The healing canvas
Art as a medium has purpose and benefits that are fare more deeper than that of being the domain of aficionados and style icons. Experts and therapists across Mumbai are increasingly using art therapy to help people with several conditions and disorders ranging from schizophrenia and autism to depression. Ruchika Kher gets closer to this canvas
“Art is unquestionably one of the purest and highest elements in human happiness. It trains the mind through the eye, and the eye through the mind. As the sun colours flowers, so does art colour life,” author John Lubbock had subtly but effectively elucidated the essence of art in these lines as he focussed on the context of art being integral to life.
While most of us perceive it as only a creative marvel or a lifestyle statement, others even view it as an object of historical relevance, but art as a medium is much more than that. It possesses the power of healing, which plays an important role in the overall well being of an individual.
Exploring this facet of art is the presence of several therapists in the city, who have been healing people and solving their issues through the medium of art therapy. Taking us through this process, Leila Tayebaly, who regularly conducts art therapy classes at The Art Loft in Bandra, says, “Art therapy is a hybrid discipline based on the fields of art and psychology. It works on the premise that the making / creating and viewing of art have inherent therapeutic potential.”
She piques our interest adding that by creating art and reflecting on the process and the product, people experience enhanced awareness of themselves and others, can better cope with distressing symptoms, stress, and traumatic experiences and enjoy the creative process of making art. It uses images and colours to bring to consciousness the feelings and thoughts that we are unable to access through words alone.
Art of healing
Art therapy has been known to help people suffering from various conditions including dementia, depression, excessive rage, autism, dyslexia, stress and emotional trauma. “Art provides the much-needed means through which our buried emotions can be expressed, understood and released.
Painting can help us feel and face our daily obstacles such as impatience, panic, discomfort, phobias, unhappiness and discontent on paper. Therefore, it is used to reconcile emotional conflicts, increase self-awareness and manage behaviour to help improve the quality of life,” empahsises Tayebaly.
Therapists believe that colours help us breathe. Like the art of Zen, yoga or calligraphy, colours act on actions of breathing in and out. They are closely linked with our inner feelings and they bring harmony between our thoughts and actions. Art therapist Nabhiraj Mehta, who runs an NGO Child-n-You mainly works with children with autism.
He believes that there is a major difference between curing, which a doctor does and healing, which art therapy facilitates. “Curing means getting rid of a symptom, while heeling refers to the overall well being of a person,” he stresses, adding that the idea of art therapy is to give people a non-threatening medium through which they can express themselves. “Art helps you bring forth your innermost thoughts without any stress. Also, art therapy relieves people of any baggage and makes them happy, and if you’re happy, you will grasp faster, learn quickly and even respond to other treatments better because it will help you be in a good frame of mind,” believes Mehta.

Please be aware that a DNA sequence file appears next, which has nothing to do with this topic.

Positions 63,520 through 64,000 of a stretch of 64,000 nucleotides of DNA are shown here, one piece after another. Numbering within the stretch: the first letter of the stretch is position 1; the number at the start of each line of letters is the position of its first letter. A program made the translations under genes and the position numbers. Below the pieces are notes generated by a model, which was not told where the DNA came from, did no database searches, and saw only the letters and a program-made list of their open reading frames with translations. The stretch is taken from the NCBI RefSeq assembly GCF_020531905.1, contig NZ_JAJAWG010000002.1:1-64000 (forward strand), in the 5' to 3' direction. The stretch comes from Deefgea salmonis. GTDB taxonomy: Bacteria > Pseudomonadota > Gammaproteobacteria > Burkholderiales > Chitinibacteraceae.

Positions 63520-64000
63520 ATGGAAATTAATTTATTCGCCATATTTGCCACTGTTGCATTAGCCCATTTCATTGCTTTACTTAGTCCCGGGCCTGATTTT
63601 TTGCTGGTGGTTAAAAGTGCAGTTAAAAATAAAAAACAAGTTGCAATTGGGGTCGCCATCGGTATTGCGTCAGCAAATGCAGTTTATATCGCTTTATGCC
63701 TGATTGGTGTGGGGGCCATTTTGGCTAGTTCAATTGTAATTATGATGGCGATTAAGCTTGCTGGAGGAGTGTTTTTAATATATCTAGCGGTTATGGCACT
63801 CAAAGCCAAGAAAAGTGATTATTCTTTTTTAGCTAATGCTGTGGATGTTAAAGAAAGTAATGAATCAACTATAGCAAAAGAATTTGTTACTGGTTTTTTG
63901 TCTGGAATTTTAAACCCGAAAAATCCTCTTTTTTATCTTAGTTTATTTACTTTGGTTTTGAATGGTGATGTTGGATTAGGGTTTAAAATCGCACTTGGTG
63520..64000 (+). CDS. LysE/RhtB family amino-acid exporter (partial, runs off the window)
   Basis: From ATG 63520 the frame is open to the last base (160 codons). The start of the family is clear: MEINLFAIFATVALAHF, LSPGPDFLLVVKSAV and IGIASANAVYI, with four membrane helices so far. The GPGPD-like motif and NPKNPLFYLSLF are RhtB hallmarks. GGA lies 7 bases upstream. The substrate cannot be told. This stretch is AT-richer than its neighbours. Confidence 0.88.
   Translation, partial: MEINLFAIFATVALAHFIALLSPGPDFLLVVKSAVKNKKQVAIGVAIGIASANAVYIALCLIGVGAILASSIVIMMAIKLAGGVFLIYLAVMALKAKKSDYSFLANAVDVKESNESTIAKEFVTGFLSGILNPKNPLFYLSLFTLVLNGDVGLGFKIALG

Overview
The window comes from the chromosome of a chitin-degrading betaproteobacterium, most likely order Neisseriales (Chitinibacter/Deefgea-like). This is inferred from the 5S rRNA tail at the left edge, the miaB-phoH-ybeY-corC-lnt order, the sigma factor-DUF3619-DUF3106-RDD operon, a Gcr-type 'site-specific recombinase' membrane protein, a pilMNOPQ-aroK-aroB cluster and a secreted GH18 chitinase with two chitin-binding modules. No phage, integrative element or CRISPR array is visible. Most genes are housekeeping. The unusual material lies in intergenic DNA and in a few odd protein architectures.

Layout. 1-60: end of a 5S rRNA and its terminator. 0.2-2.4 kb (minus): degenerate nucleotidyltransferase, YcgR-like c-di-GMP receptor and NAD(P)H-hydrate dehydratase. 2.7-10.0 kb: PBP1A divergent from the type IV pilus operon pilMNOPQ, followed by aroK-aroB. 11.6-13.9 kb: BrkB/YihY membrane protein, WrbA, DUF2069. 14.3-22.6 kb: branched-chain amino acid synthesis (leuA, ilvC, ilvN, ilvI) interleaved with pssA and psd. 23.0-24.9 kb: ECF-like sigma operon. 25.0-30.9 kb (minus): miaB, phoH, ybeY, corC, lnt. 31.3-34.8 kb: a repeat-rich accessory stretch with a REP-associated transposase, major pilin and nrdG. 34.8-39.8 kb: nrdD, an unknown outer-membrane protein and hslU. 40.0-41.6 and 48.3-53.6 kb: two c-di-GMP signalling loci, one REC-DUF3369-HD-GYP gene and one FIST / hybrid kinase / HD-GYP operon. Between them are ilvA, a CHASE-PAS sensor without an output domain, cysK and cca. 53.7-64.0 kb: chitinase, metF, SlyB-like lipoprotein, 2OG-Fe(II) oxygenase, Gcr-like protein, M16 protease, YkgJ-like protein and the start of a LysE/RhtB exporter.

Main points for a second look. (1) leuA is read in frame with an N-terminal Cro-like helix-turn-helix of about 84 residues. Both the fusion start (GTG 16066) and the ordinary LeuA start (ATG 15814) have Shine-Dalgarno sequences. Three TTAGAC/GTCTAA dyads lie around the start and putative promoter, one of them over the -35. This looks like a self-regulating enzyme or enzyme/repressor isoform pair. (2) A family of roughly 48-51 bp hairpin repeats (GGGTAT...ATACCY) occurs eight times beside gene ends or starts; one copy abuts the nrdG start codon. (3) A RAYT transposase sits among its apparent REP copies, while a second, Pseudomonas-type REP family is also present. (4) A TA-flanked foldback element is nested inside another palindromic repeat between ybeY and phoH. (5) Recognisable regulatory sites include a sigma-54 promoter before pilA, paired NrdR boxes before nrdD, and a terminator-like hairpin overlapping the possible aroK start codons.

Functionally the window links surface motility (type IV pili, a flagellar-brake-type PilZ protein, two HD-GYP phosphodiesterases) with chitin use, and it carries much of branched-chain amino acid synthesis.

Not just painting or drawing, but the art form of rangoli can also be used as a medium of therapy, a practice that Vijyalakshmi Mohan believes in. She began learning rangoli in Trichy, Tamil Nadu when she was barely five, and has been promoting it for decades. Till today, she has helped numerous patients with dementia, autism and individuals. She has also conducted similar workshops for the victims of the killer Tsunami of 2004.
“Colours are therapeutic, so it accentuates certain chakras in our body that provide energy. It also helps one de-stress and be more relaxed. Since art therapy, especially with Rangoli, is rare in India, I felt it might be a good way to introduce more and more people to this,” says Mohan, who has moved to Singapore now, but continues to visit Mumbai to conduct workshops.
Curb on suicides
Another Mumbai-based artist Shaam Kodilkar, who has been an art therapist for 30 years and has dealt with many people, is trying to focus more on suicidal cases now. Kodilkar feels that stress and suppressed emotions are taking a dangerous curve and an increasing number of people are going on the path of ending their own lives, something Kodilkar believes can be prevented.
“The main reason for suicidal tendencies is that people are not willing to talk openly about issues that they have to deal with. They hide emotions and do not communicate. Art therapy can give them a free and fair environment where they can express themselves and lighten their burden and in turn get into counselling. This is a major issue that needs immediate attention in today’s times,” stresses Kodilkar.
How colour heals
>> Colours act on actions of breathing in and out
>> They are closely linked with our inner feelings and bring harmony between thoughts and actions
>> Colours are therapeutic so they accentuate certain chakras in the body that provide energy
>> It helps to de-stress and relax
>> Colours bring to consciousness the feelings and thoughts that we are unable to access through words alone
Reach them at
At: The Art Loft, 37 Waroda Road, off Hill Road, Bandra (W);
Log on to: www.facebook.com/childnyou/info
RangoliI and the art of helping